Vital to have balanced approach to land use

Straits Times Forum 30 Jul 12;

WE THANK Dr Ho Hua Chew for his commentary ("Preserving Singapore's green heartland"; July 14) and subsequent writers on the issue ("City of gardens doesn't make a garden city" by Dr Isaac Seow En" and "Preserve the natural connection" by

Mrs Katrina Dub'e", July 19; and "Wildlife affected by excessive development" by Mr Steven Chong, Forum Online, last Monday).

Greenery has always had an important place in the planning for Singapore. Despite being land-scarce, we have set aside close to 10 per cent of Singapore's total land area for parks and nature reserves.

In addition to the nature reserves, another 18 nature areas have been retained in the current Master Plan 2008.

Where possible, nature areas with rich bio-diversity are integrated into parks and other recreational spaces, so that they are accessible and available for public enjoyment.

We will be increasing our parks and open spaces within the next 10 to 15 years from about 3,600ha to 4,200ha. This will enable us to offer a greater diversity of recreational areas and green spaces.

We have to be judicious in land allocation.

Besides land for parks and open spaces, we also need to cater for other competing needs such as industry, housing, defence, transport, basic utilities and so on. Land is allocated for these activities in the Master Plan, which is reviewed every five years.

This requires discipline and a delicate balance in land use because land is a scarce resource in Singapore.

While we wish we could have an abundance of everything, the reality is that we need to strike a careful balance among the many competing needs of a nation-state. Land earmarked for other uses will eventually need to be developed when the need arises.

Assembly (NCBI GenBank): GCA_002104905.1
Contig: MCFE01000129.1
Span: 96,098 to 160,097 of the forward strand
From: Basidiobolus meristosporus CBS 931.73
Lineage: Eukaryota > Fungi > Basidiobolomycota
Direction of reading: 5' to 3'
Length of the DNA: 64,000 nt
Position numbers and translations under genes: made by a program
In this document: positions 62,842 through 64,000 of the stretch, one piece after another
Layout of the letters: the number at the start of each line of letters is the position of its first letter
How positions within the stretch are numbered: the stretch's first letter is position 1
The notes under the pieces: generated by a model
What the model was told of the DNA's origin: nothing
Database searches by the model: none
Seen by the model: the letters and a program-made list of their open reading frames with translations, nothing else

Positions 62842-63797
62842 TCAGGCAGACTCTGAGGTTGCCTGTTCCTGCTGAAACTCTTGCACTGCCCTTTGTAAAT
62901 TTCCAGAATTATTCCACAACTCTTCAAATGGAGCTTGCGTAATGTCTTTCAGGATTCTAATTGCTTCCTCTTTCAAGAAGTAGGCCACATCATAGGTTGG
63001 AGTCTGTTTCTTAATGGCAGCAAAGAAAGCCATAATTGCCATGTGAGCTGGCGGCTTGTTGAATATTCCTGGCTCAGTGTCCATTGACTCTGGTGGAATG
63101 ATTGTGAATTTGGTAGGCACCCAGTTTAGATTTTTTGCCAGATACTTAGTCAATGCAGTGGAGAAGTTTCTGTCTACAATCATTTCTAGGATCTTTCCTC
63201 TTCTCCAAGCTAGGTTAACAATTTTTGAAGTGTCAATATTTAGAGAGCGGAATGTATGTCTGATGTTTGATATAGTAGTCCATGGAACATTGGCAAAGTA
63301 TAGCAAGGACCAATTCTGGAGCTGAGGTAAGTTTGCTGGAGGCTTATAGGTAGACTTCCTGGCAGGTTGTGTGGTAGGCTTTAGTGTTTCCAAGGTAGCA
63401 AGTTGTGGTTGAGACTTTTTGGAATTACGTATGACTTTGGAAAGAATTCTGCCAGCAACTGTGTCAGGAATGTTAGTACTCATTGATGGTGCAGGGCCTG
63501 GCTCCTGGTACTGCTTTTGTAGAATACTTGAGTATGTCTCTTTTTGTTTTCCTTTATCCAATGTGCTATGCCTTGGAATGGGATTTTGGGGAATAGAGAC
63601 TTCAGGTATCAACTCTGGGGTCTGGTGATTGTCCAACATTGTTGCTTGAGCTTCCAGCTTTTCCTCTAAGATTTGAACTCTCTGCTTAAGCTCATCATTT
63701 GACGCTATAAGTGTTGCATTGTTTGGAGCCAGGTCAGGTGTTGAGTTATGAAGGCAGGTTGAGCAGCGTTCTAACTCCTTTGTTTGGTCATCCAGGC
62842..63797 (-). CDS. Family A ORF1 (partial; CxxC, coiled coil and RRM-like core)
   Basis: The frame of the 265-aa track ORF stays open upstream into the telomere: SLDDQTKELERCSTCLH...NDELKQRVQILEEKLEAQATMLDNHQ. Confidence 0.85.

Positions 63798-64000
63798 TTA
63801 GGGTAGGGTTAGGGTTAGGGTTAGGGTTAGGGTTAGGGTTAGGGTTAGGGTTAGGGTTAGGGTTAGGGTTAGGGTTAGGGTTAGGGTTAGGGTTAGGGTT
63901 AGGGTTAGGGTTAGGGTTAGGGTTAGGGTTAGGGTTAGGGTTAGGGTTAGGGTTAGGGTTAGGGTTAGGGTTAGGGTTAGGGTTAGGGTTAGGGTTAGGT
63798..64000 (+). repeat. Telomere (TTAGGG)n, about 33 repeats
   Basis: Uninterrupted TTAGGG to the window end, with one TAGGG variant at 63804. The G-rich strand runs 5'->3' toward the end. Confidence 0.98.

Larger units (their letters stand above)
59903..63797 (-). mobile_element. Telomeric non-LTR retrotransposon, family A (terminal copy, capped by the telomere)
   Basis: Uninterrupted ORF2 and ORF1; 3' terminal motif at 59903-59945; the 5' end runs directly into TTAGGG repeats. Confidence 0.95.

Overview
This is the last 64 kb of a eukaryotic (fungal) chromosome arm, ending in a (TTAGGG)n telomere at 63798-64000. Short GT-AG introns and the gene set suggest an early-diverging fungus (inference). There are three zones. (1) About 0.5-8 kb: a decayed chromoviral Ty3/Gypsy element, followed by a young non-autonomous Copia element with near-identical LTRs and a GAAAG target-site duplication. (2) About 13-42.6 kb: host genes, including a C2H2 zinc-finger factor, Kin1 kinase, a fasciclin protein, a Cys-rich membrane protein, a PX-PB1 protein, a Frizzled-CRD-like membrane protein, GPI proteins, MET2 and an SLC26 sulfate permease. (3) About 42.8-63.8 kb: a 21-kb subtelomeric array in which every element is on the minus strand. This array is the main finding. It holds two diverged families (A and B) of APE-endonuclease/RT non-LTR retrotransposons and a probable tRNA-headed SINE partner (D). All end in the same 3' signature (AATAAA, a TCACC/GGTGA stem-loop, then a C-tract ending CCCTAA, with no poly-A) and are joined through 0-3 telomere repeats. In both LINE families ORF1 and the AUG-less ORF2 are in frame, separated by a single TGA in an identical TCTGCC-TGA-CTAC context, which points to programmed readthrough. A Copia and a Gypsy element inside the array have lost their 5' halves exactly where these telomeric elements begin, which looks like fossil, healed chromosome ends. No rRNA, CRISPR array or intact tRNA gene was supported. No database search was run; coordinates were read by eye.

Putting aside land for parks and open spaces is not the only option available to us.

Our public agencies and community have done well working together to find our own solutions to improve the quality of greenery and to integrate greenery deeply into our cityscape.

Efforts like the Community in Bloom, the park connector network, the ABC Waters Programme and encouraging more skyrise greenery will bring greenery closer to homes and transform Singapore into a City in a Garden.

Some 47 per cent of Singapore is covered in greenery despite urbanisation, a collective achievement that we can be proud of.

Through good planning and collaboration with public agencies and the community, we can certainly strive to do better in the years to come.

Tan See Nin
Director (Physical Planning)
Urban Redevelopment Authority

Heartened by bid to keep Singapore's green edge
Straits Times 2 Aug 12;

IT IS heartening to note that 47 per cent of Singapore's land mass is covered in greenery, of which 10 per cent has been set aside for parks and nature reserves, according to the Urban Redevelopment Authority ("Vital to have balanced approach to land use"; Monday).

But increasingly, natural areas in neighbourhoods from Bukit Timah to Thomson to Pasir Ris are being scaled back either by new residential and commercial property developments or road expansion projects.

In places like Punggol Park and Gardens by the Bay, much of the natural vegetation has been replaced by artificially manicured and landscaped gardens that are intended more to be aesthetically pleasing to photographers than ecologically friendly to wildlife.

While being included as part of green spaces, sites like golf courses and military training reserves are not openly accessible to the public.

So, with the land pressures from the rapidly expanding population and a burgeoning property market, it is understandable why the nature-loving public may feel that Singapore is being deforested even as it looks "green" in satellite images.

Given the anxieties over these trends, I am therefore heartened by the Housing Board's plans to retain the heritage and greenery of the former Bidadari Cemetery ("Bidadari to retain its greenery and heritage"; Tuesday).

I am also excited by the possibility that the new estate will be significantly more pedestrian-friendly with less reliance on vehicular roads.

If well implemented, this plan reflects the Government's commitment towards making Singapore an organic and liveable city that has life, history and nature even in the backyards of our heartland.

The concept of the garden city has distinguished Singapore from the uncontrollably congested and over-urbanised cities in Asia.

While other countries can easily overtake us with more impressive buildings and quality products and services, it will be harder for them to outdo Singapore as a metropolis in terms of "greenery".

As such, we should not see natural spaces in the country as "spare" land that can be bulldozed for short-term development, but essential intangible assets to the survival of Singapore in the long term.

Liew Kai Khiun